5. Commenting as Anonymous (ok, Anon 2 who is different from the Anonymous above) to say that your personal experience and fears resonated with me. Like the Anon who commented before me, I was scared too about inheriting my mother's temper or rather, reaching that stage when anger and irritation blurs all else and leads me to destroy things, people, memories. I wanted to be like my gentle-tempered father, not realizing that my partner has anger management issues. It is weird how we choose our partners - it just seems like we have reversed roles and I often blame myself for making him angry, maybe by that nagging that is so commonly associated with women. And inciting alcohol-induced violence.
    Someday things might be normal. Or maybe someday I will think of a life without him. Till then, I am just trying to be a good mother to a toddler and not lose my control over my temper.
    Which is why any movie or book with domestic violence tears me out, makes me feel very helpless. I try avoiding them.
    And this: "a part of me may have wished that my own father had had something of a similar reaction when my mom and I moved out; that in a rare moment of clarity and self-awareness, he may have understood what he had lost, and grieved for it"
    - I wish that happens, and sometimes it does. But alcoholism is so destructive, that unlike a lot of Hindi movies, a presence of a loving wife or an innocent child is not strong enough to bring a person back from the abyss. And even if he does come back, there is always the fear of that abyss lurking nearby, waiting to suck him back in.

    1. I honestly don't think anyone can incite alcohol induced violence. I wish you all the best and do sincerely hope that things are normal soon for you and your child.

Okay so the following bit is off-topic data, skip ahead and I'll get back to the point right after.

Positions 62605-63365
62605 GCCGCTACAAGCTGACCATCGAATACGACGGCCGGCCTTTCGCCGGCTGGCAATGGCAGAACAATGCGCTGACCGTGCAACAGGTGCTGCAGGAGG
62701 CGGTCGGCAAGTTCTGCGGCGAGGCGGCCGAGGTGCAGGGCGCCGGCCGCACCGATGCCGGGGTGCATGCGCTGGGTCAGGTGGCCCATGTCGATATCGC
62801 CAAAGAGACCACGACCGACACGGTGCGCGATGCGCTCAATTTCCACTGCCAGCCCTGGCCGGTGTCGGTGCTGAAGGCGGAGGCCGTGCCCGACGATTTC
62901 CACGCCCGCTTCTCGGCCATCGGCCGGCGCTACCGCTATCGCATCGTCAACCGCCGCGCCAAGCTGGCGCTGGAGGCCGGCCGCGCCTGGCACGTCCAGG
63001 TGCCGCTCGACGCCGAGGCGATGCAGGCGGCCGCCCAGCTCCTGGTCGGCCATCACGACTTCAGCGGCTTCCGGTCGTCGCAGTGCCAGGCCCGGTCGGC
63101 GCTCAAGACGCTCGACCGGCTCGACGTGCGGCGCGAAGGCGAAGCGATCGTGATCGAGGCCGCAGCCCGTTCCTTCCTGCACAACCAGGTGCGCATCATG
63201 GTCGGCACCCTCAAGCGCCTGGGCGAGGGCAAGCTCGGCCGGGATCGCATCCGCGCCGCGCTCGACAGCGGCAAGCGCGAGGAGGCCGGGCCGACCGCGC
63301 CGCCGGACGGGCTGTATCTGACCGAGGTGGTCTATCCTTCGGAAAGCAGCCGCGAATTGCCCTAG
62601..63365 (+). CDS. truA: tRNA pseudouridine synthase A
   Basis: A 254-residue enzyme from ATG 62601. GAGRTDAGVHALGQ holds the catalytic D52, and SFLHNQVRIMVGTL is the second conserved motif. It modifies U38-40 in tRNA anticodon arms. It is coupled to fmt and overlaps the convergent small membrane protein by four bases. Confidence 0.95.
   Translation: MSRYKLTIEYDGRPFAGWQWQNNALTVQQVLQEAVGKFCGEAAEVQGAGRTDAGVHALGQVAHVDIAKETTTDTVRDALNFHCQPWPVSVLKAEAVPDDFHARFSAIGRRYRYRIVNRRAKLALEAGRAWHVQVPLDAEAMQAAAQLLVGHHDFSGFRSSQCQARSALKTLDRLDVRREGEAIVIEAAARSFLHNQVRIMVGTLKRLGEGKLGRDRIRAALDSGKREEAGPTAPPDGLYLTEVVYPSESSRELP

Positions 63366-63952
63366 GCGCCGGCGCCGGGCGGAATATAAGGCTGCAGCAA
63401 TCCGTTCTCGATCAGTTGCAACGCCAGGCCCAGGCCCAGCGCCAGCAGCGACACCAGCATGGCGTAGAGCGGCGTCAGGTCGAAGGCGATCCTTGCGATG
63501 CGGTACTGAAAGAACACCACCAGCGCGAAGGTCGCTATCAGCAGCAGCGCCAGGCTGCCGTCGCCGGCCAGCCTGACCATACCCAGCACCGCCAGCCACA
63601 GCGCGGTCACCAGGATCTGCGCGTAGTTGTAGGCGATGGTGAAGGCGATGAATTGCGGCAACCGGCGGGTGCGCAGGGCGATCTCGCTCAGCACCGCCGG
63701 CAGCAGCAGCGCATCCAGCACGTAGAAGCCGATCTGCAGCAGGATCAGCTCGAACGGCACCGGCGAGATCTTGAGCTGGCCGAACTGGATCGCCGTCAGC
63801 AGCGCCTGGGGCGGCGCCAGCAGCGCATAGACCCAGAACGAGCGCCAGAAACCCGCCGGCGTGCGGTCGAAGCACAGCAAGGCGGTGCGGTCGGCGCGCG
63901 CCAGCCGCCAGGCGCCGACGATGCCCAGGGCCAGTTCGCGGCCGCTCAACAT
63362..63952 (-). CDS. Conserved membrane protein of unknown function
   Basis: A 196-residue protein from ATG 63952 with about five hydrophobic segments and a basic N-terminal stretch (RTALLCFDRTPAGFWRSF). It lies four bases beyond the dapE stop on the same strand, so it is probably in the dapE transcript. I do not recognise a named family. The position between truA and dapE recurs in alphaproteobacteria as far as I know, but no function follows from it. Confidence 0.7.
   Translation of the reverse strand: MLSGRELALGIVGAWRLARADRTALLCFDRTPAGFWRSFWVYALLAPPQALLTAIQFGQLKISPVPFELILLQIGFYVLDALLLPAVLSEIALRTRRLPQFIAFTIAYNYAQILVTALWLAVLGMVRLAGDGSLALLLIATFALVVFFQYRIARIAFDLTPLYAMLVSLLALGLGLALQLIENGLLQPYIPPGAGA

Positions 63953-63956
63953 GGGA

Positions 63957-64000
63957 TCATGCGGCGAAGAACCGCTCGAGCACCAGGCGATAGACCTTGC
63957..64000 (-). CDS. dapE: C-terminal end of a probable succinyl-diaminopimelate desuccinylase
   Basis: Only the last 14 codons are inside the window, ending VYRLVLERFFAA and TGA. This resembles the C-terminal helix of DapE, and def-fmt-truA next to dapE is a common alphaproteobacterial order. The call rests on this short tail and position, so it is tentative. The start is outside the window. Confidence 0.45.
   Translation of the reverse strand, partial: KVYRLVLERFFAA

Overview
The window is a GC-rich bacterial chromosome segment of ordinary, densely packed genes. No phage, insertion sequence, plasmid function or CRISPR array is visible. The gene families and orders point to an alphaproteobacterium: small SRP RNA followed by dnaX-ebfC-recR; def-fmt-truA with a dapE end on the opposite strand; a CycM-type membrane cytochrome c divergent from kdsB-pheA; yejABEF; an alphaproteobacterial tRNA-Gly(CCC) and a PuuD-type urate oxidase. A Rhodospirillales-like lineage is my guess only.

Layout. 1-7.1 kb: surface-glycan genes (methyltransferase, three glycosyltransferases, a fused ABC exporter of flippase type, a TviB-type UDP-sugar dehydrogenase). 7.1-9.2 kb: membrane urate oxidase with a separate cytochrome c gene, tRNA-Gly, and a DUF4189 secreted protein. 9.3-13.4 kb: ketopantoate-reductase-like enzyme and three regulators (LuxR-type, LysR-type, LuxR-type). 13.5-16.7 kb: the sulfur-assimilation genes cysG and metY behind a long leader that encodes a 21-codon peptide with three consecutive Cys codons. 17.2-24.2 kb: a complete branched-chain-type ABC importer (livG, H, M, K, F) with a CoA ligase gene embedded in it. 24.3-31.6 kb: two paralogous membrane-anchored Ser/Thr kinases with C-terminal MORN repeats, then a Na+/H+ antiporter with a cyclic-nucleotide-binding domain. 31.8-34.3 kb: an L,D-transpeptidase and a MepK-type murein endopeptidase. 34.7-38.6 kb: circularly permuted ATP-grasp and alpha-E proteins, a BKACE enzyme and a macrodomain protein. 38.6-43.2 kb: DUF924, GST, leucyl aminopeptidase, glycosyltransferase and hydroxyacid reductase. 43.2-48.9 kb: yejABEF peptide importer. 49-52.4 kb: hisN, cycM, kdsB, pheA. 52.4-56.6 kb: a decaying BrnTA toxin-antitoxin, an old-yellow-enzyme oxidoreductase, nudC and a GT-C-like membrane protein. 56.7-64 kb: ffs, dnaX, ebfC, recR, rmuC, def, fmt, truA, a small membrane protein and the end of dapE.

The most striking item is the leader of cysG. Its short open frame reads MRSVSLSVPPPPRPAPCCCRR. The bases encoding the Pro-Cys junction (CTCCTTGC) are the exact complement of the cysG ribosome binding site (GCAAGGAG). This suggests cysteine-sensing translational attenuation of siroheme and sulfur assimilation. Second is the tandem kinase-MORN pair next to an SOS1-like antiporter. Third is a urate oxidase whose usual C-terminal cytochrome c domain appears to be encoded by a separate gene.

6. I have not seen any Star Wars film. I am about to start watching them as soon as I finish writing this, because god knows I need my force to awaken.I read this piece because the title intrigued me and I relegiously read almost anything you write. That when I might have something of a 'Reader's block', given the ardous amount of time it takes me to read.
    I don't have a Darth Vader for father, not in the quintessential sense. I wouldn't call him a monster, either. I have often wondered why does he react the way he does. He's a holier than thou, self righteous Hindu Brahmin. I've realized, he doesn't need an excuse like alcohol to unleash his wrath. I am almost certain his problem must be that he loves too much, and hence that love we recieve in several bio degradable forms like slaps, abuses etc. When I read Em and The Big Hoom, a book which shaped a lot of my understanding of people and made me go see a psychiatrist about my problems, I still remember gaping for air at one of the musings where Pinto fears turning into his mother. Because, by that time I had reached a conclusion that I am a lot similar like my father. Severely obsessive compulsive, paranoid and exhibiting fits of rage. I've since been severely conscious in curbing these factors, by way of apologizing to anybody who's been affected by my behaviousand seeking medication. That is also a reason for a humongous pile of guilt that had been inside me, ever since I gained a conscience. But what really is similar between us is our treatment of my mother. I have several regrets in life, one of them being not understanding my mother for a long time. Father being a patriarchal hindu brahmin, you know what such people think and do. Since the realization has creeped in, I have often cried at nights remembering my mother when she is sleeping in the room next to me.
    It was over a month back when my father, in another one of his "discussions", asked me a rhetorical question he asks regularly, in an angry dismissing tone- "tumne apne baap se kuch seekha bhi hai?".
    I avoid answering his questions, but that day I remember answering - "Haan, seekha hai na. How not to lead life, how not to treat your wife, children, zindagi me kya nahin karna hai ye aapne sikhaya mujhe papa". Parents indeed are cautionary models. It is really difficult to point out a problem in a morally uptight person, given the stereotyoes of the society. But the reality of the situation is no less grim.
    Thanj you so much for writing this. You gave better framed sentences to whatever I've wanted to express.

    PS: Was always repulsed by Pauline Kael's smugness in her treatment of mainstream films. I've been touched by Hum saath Saath Hain and Boyhood alike. A lesser film should never undermine whatever you take away from it.